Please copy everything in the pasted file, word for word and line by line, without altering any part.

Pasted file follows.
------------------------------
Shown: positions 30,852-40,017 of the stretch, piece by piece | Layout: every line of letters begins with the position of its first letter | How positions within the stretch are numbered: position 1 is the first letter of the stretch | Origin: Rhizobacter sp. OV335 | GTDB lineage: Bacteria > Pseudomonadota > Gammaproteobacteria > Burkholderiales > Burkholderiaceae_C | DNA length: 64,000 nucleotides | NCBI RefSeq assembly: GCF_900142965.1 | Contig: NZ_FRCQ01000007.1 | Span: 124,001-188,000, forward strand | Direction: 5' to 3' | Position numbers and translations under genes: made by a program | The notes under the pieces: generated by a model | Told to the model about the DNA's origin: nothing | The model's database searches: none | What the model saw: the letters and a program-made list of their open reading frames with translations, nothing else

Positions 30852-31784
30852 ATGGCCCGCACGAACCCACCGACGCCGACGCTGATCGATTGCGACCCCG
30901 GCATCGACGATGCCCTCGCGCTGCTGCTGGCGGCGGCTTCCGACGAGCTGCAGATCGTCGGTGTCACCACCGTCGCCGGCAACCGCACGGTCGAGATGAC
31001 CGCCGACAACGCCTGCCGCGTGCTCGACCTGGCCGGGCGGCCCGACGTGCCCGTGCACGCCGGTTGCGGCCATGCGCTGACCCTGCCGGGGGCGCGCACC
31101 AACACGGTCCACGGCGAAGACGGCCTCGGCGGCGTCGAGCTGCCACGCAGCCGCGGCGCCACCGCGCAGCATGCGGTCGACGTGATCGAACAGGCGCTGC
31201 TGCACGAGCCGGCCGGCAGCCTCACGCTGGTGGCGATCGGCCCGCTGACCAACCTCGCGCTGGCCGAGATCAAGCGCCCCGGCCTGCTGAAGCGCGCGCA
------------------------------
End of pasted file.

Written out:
Shown: positions 30,852-40,017 of the stretch, piece by piece | Layout: every line of letters begins with the position of its first letter | How positions within the stretch are numbered: position 1 is the first letter of the stretch | Origin: Rhizobacter sp. OV335 | GTDB lineage: Bacteria > Pseudomonadota > Gammaproteobacteria > Burkholderiales > Burkholderiaceae_C | DNA length: 64,000 nucleotides | NCBI RefSeq assembly: GCF_900142965.1 | Contig: NZ_FRCQ01000007.1 | Span: 124,001-188,000, forward strand | Direction: 5' to 3' | Position numbers and translations under genes: made by a program | The notes under the pieces: generated by a model | Told to the model about the DNA's origin: nothing | The model's database searches: none | What the model saw: the letters and a program-made list of their open reading frames with translations, nothing else

Positions 30852-31784
30852 ATGGCCCGCACGAACCCACCGACGCCGACGCTGATCGATTGCGACCCCG
30901 GCATCGACGATGCCCTCGCGCTGCTGCTGGCGGCGGCTTCCGACGAGCTGCAGATCGTCGGTGTCACCACCGTCGCCGGCAACCGCACGGTCGAGATGAC
31001 CGCCGACAACGCCTGCCGCGTGCTCGACCTGGCCGGGCGGCCCGACGTGCCCGTGCACGCCGGTTGCGGCCATGCGCTGACCCTGCCGGGGGCGCGCACC
31101 AACACGGTCCACGGCGAAGACGGCCTCGGCGGCGTCGAGCTGCCACGCAGCCGCGGCGCCACCGCGCAGCATGCGGTCGACGTGATCGAACAGGCGCTGC
31201 TGCACGAGCCGGCCGGCAGCCTCACGCTGGTGGCGATCGGCCCGCTGACCAACCTCGCGCTGGCCGAGATCAAGCGCCCCGGCCTGCTGAAGCGCGCGCA